Target – baby jump up
By Ralph E. Mitchell
A plant called Mecardonia or Baby Jump Up is in my sights this week. My wife and I spotted this plant a few weeks ago at a local family-run nursery. I purchased a specimen and have been really impressed with its attributes ever since! This cultivated plant is the result of a wild native plant and a hybridized version. The best of both worlds, improved cultivars make spectacular subjects for an ornamental plant-hungry world of gardeners.
Baby Jump Up is related to many familiar plants you may be growing now such as Angelonia and Nemesia. Mecardonia is actually a native plant from the southern United States growing down through South America. Hybrids of this original plant and other species have brought us a very low-growing plant of about four-inches high and one-foot wide. Small serrated leaves are topped by numerous five-eighths-of-an-inch, yellow, bell-shaped flowers. The blooms on the modern hybrids are sterile and do not produce seed. This characteristic keeps this plant blooming without the chore of deadheading old flowers. In our area Mecardonia is a perennial, but further north it can be killed back by temperatures in the twenties. Grow Mecardonia in full-sun to part-shade setting with well-drained soil kept evenly moist for best blooms.
Several named cultivars are available on the market including ‘Magic Carpet™’, ‘GoldDust™’ and ‘Goldflake™’. All cultivars are well-suited to planting beds, in containers and especially in hanging baskets. The trailing stems of the plant will root wherever they touch the soil. Noted as heat-tolerant, Mecardonia are moderately drought-tolerant, but really benefit from regular watering for superior flower production.
You should be able to find several of the Mecardonia hybrid cultivars available at most garden centers and local nurseries. Mecardonia make good complementary plantings when used with the previously mentioned Angelonia, as well as Impatiens and marigolds.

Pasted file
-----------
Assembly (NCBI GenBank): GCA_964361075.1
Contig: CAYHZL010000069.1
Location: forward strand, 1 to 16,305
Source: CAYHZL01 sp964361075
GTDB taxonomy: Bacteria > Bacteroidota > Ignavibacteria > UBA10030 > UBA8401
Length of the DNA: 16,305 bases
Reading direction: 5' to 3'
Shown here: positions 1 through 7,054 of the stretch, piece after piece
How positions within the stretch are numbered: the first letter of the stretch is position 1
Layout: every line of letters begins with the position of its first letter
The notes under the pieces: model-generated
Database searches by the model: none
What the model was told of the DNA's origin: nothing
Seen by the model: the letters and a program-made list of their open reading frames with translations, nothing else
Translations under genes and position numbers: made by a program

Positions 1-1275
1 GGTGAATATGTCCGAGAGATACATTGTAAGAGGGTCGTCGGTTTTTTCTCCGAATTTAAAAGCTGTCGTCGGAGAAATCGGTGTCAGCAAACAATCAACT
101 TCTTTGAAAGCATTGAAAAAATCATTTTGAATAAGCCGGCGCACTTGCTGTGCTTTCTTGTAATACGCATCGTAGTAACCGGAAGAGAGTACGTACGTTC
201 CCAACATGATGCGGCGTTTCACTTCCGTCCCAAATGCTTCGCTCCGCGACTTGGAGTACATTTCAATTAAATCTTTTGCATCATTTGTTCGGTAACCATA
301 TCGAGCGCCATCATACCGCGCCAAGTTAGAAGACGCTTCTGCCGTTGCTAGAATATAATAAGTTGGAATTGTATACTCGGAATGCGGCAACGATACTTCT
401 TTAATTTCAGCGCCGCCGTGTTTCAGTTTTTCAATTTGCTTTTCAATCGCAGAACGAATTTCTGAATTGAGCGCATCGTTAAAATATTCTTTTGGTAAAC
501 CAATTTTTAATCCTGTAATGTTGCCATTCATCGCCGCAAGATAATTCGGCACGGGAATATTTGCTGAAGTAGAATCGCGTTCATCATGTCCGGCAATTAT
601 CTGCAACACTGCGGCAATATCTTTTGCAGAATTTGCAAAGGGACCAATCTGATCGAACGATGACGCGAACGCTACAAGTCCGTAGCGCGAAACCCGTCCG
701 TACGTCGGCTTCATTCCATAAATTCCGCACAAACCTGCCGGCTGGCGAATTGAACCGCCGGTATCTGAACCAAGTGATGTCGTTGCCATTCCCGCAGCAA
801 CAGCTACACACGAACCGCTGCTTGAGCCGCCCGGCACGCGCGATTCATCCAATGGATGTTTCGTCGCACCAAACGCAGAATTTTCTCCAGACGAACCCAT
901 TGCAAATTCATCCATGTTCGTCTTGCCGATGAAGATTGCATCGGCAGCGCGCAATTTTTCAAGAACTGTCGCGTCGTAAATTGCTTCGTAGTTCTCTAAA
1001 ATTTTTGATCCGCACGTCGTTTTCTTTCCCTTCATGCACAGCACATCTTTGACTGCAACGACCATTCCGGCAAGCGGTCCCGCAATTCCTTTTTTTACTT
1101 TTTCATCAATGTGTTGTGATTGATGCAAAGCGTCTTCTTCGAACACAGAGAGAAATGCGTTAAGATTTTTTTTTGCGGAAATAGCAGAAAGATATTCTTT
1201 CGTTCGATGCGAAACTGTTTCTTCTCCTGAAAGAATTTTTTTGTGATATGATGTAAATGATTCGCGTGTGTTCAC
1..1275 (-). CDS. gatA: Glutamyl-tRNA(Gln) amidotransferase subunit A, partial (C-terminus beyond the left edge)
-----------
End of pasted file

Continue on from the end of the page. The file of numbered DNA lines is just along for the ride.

Baby Jump Up in all its forms is sure to impress and fill your garden and heart with a well-loved new plant! For more information on all types of flowering plants suitable for our area, or to ask a question, please visit https://www.facebook.com/CharlotteMGLifeline/. Ralph E. Mitchell is the Director/Horticulture Agent for the UF/IFAS Charlotte County Extension Service. He can be reached at 941-764-4344 or firstname.lastname@example.org.
Don’t forget that Florida-Friendly Landscaping™ is a program that our office encourages as it promotes planting the “right plant in the right place”, water conservation, common sense pest management, sensible use of fertilizers, composting, etc. that help develop a sustainable landscape. For more information on this important, over-arching program, please contact Sara Weber, FFL Education-Training Specialist, at Sara.Weber@charlottecountyfl.gov .
Klingaman, G. (2013) Plant of the Week: Magic Carpet, Yellow. University of Arkansas Extension Service.
Hubbuch, C. (2020) Gardening in the Coastal Southeast The Genus Mecardonia. http://southeastgarden.com/mecardonia.html.
Dave’s Garden (2020) Mecardonia, Axilflower ‘Goldflake’ https://davesgarden.com/guides/pf/go/71457/
Costa Farms, LLC. (2020) Mecardonia.